Current Research

Some of the research projects currently underway at TARL include:

Click on any of the photographs in this section for an enlarged view.

Central Texas Ceramics Project

Counties in which sherds and clay samples were found.More than 400 sherds and clay samples were sent to the University of Missouri Research Reactor facility for Instrumental Neutron Activation Analysis (INAA) for the Central Texas Ceramics Project. Drawn from more than 40 counties across the region, the sample may constitute the largest study group of hunter-gatherer ceramics ever assembled for chemical constituent analysis. Ultimately, through these and other analyses, we hope to learn more about the mobility and pottery technology of indigenous groups during the Late Prehistoric period. In the map (above and right), locations of sites from which sherds were chosen are in red; black dots indicate ceramic-bearing sites not sampled.

Leon Plain bowlThe majority of sherds drawn for the sample are bone-tempered plain ware, typically known as Leon Plain. Many were selected from collections excavated from large reservoir projects including O.H. Ivie and Robert Lee as well as from TARL's E. B. Sayles collection in the western and northwestern sections of the study area. Whenever possible, sherds that had previously been thin sectioned for other projects were chosen to provide corollary information for the present study. A sample from this large Leon Plain bowl (shown inverted) was one of several from the Rush site in Tom Green County submitted for analysis. Although not a refit sherd, it was identified with the same vessel group by Mariah archeologists and was thin-sectioned for petrographic analysis during their project.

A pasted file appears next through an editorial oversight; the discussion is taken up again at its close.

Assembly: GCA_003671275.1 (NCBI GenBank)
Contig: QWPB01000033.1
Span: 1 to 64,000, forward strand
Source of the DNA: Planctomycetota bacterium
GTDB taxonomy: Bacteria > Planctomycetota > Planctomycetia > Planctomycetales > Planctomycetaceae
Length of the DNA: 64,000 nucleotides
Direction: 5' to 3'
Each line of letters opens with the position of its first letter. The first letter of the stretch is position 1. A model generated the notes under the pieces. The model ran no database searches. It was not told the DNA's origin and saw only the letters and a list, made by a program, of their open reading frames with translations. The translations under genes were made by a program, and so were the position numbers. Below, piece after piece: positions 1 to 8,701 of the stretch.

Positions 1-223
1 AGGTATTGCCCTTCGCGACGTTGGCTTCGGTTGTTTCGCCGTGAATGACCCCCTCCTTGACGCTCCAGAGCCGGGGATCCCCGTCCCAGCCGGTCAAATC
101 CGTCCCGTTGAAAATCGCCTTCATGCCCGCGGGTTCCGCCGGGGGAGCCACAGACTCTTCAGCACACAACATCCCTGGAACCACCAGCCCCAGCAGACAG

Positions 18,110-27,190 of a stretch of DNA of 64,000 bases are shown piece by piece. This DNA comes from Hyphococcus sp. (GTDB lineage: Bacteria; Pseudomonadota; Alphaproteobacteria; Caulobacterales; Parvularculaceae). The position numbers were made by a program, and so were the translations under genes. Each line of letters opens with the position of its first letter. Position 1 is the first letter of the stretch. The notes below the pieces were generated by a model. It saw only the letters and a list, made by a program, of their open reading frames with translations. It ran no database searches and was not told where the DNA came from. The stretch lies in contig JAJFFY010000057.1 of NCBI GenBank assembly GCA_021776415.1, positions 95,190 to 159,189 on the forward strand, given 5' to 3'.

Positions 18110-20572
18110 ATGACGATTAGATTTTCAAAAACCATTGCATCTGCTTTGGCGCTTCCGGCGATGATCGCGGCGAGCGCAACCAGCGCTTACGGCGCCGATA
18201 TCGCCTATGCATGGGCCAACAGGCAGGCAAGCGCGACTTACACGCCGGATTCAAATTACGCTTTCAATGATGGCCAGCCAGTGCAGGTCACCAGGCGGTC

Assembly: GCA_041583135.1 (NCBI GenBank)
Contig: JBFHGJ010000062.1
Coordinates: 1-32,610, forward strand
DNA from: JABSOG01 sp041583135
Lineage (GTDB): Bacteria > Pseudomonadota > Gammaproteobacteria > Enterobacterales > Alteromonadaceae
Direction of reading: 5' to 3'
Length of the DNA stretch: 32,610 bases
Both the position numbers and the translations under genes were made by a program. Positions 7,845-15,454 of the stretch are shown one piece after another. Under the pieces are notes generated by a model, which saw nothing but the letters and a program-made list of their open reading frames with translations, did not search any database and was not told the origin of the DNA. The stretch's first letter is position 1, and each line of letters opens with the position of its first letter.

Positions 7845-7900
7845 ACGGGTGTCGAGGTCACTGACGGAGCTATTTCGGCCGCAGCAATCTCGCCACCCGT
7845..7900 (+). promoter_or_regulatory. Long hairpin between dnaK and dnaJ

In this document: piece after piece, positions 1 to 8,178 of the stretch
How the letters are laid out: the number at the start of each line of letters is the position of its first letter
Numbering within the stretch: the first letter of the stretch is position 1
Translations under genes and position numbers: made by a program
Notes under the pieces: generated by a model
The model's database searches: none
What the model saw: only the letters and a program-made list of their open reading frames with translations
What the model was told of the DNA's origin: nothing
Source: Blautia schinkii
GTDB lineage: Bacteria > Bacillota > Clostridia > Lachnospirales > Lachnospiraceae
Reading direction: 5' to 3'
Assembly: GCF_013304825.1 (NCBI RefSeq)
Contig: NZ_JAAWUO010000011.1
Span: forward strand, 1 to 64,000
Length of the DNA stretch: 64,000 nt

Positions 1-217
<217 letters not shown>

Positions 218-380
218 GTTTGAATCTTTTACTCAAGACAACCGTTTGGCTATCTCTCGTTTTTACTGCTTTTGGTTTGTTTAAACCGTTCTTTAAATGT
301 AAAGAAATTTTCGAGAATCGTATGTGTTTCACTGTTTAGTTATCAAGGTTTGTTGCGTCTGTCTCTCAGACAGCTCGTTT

A number of Caddoan and other decorated sherds were submitted, some from reservoir project sherds from Kimble Countysites along the easternmost margin of the study area and others from sites well within the central Texas core. For example, the sherds shown in the photo to the right include a brushed sherd from 41UV2, Kincaid Rockshelter, an incised sherd from Kimble County (middle), and, at right, a sherd with traces of red pigment, also from Kimble County. bowlSometimes called Fugitive Red Slip, the red pigment coating is thought to contain the iron mineral, hematite, and doesn't preserve well. It probably occurred more commonly on so-called Leon Plain ceramics than is realized. This large jar from Runnels County, from which a filing from the base was taken as a sample for INAA analysis, also contains traces of red pigment.

Raw and fired clay samples from 11 counties also were submitted, including these from Burnet and Raw and fired clay samplesLlano counties. Although small in number, the group of clays will provide a baseline indicator of chemical constituents from rivers draining the major watersheds in the study area, specifically, the Pedernales, Llano, Colorado, Sabinal, and Medina. In the months ahead, we hope to augment these clays with additional samples, particularly from the upper reaches of the Llano, Concho, and Colorado above the Central Mineral Region.